If you google ‘how to become successful,’ the search engine will offer approximately a billion different results. And even with all that variety of success recipes, it will take some time to find at least one of them mentioning the importance of a college degree. The societal mantra that used to link career triumph with a fancy diploma has started losing its credibility.
In this summary, American author, blogger, and public speaker Michael Ellsberg guides through the process of gaining financial freedom and explains how academic credentials don’t guarantee work success. He also answers the eternal question of how to become successful.
Chapter one: Academic excellence is not a golden ticket for success in life
The only way to ensure a successful life solely through hard school work would be inventing the time machine and going to a job interview in the previous century. Yet, today’s industry is different: most jobs don’t require formal education anymore.
Nowadays, practical skills hold a much bigger value than theoretical knowledge gained in college. Sure, higher education can still boost your critical thinking and expand your mind. But it won’t maximize your chances of professional success.
Chapter two: In the current work environment, learning must continue throughout life
Those who became millionaires through self-education have much to teach us about practical skills needed in an evolving and self-reinventing economy. The author explains how much he had to learn from these self-educated millionaires despite his college degree. It took him zillions of workshops and a zillion books until something started to shift.
Technology has opened new kinds of opportunities to be successful to anyone who wants to pursue them regardless of formal education.
Malcolm Gladwell, the author of ‘Outliers: The Story of Success,’ showed that such factors as creativity, innovative thinking, and practical and social intelligence have much more influence on real-world results than academic skills. The development of these aptitudes does not happen in formal institutions but out in the real world.
Becoming a life-long learner is crucial if you want to achieve great heights in your career. But, more importantly, education is not defined by academic intelligence. Instead, it is about your initiative, your ability to contribute to other people’s lives, your ability to come up with good ideas and pitch them effectively. Eventually, it is about your charisma and an unwavering belief in your eventual triumph, no matter what the naysayers tell you.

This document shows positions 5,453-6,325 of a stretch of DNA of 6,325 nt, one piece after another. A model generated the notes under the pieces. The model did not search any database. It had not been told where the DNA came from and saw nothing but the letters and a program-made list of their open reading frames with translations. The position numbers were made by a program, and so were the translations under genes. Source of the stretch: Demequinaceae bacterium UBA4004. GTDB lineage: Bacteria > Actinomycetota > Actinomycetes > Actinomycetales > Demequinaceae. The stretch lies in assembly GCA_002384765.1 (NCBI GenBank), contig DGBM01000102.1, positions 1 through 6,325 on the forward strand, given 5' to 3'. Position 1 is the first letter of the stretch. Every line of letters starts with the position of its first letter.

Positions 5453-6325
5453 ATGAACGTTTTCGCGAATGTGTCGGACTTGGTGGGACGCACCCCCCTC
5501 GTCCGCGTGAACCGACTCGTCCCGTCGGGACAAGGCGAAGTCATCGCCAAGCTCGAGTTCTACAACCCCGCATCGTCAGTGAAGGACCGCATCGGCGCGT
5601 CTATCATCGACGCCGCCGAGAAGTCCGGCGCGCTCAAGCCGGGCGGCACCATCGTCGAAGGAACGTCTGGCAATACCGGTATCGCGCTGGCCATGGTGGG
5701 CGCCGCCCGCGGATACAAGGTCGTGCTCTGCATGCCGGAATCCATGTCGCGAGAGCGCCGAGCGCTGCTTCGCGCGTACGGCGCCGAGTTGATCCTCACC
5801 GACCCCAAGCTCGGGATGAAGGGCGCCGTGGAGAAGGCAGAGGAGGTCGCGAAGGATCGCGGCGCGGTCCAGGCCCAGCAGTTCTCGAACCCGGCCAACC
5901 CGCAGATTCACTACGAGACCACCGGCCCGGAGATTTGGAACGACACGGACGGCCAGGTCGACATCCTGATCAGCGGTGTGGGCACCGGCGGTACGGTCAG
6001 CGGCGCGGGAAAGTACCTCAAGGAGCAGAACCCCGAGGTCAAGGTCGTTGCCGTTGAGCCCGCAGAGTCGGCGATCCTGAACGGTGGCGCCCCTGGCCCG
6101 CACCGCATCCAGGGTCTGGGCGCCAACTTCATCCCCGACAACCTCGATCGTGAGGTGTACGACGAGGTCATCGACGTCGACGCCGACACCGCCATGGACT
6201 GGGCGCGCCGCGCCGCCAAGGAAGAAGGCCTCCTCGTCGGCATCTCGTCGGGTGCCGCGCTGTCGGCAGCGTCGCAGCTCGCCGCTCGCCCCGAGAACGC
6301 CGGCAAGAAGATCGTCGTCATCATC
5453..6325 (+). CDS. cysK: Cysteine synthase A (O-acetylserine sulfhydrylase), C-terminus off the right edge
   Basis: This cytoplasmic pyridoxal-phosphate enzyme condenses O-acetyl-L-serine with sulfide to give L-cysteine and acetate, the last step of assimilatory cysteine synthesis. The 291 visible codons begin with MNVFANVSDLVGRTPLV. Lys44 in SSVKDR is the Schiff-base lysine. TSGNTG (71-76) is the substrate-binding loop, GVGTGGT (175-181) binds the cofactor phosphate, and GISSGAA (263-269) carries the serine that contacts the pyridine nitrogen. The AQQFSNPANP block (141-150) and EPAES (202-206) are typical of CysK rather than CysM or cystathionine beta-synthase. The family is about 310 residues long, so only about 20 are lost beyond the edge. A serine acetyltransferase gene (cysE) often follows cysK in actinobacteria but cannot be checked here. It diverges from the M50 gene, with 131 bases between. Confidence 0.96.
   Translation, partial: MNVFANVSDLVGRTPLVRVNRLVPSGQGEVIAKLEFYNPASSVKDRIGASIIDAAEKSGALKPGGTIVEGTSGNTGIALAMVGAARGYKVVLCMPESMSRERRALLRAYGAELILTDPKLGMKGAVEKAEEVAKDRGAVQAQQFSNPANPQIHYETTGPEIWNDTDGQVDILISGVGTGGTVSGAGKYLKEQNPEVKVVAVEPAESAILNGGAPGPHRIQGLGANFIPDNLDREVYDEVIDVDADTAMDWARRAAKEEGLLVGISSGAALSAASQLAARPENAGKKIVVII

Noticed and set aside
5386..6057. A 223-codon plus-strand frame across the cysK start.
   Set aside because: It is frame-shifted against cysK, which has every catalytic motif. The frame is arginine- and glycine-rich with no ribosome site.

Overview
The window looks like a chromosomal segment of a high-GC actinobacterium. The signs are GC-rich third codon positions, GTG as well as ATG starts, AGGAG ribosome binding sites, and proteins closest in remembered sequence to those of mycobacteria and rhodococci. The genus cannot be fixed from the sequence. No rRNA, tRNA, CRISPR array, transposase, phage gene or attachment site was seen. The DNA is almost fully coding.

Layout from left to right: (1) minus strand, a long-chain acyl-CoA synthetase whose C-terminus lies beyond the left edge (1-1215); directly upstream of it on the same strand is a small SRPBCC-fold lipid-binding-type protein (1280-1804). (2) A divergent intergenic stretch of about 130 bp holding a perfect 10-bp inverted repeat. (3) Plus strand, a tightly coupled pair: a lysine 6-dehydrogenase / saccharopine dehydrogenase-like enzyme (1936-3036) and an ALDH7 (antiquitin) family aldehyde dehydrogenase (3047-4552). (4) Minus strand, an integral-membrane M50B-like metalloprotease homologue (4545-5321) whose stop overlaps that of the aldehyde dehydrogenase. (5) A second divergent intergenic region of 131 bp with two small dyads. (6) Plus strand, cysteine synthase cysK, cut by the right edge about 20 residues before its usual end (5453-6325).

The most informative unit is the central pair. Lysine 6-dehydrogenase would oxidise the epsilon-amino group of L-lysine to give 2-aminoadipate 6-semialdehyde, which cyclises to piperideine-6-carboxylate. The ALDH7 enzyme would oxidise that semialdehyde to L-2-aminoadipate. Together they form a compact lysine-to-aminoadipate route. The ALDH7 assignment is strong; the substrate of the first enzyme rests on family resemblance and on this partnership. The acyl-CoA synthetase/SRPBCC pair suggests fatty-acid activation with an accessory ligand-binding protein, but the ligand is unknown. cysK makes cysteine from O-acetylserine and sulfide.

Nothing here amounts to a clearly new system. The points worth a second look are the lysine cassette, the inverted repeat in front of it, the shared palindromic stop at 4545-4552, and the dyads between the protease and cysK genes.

Chapter three: Knowledge work has caused a shift in the economy with implications as massive as those during the change from an agrarian to an industrial society
The Great Recession of 2008-2010 drastically reduced the number of jobs available to college graduates. They graduated with student loans up to $100,000 and sacrificed 4 years of their productive lives to find out that their promised jobs had vanished.
In a bid to settle this debt, many graduates have been forced to take up low-level jobs completely different from their course of study and with much lower pay than they anticipated in college. These outcomes have led them to question traditional assumptions about how to make a mark in the world.
In the last century, large bureaucratic corporations dominated the path of social mobility. Thus, people followed the classic scenario: study hard in school, go to a good college, get a steady job at a large corporate or government bureaucracy, and rise through middle management ranks.
This growing competition has forced many people to create careers for themselves that can’t be outsourced, offshored, or automated. These people are called knowledge workers.
For knowledge workers now, their work tools have become so affordable that the “means of production” have once again become accessible to individual workers. In the book ‘Free Agent Nation: The Future of Working for Yourself,’ Daniel Pink describes this new reality as digital Marxism.
Digital Marxism teaches that to become a powerful digital entrepreneur, it is important to own the means of production.
In addition to owning the means of production, knowledge workers are starting to realize that formal educational credentials are irrelevant to the new economic reality. Now it is about performance and results.